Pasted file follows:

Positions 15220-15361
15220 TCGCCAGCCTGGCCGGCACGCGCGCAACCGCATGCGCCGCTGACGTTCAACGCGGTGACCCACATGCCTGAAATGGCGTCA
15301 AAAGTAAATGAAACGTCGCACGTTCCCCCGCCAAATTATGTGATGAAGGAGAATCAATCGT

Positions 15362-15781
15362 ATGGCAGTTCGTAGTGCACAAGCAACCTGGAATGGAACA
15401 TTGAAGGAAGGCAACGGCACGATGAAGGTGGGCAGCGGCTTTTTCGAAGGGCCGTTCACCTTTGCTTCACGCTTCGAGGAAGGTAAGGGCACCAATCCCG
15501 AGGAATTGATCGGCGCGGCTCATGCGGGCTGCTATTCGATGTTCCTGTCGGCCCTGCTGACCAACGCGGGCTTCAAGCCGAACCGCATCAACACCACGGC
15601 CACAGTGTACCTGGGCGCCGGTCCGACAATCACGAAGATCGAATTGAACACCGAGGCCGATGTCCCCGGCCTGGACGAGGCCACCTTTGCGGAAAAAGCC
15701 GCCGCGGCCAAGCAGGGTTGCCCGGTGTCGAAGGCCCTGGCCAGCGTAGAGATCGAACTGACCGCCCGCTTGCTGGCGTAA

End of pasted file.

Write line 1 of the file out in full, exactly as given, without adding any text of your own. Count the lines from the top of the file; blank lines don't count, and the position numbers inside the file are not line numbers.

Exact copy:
Positions 15220-15361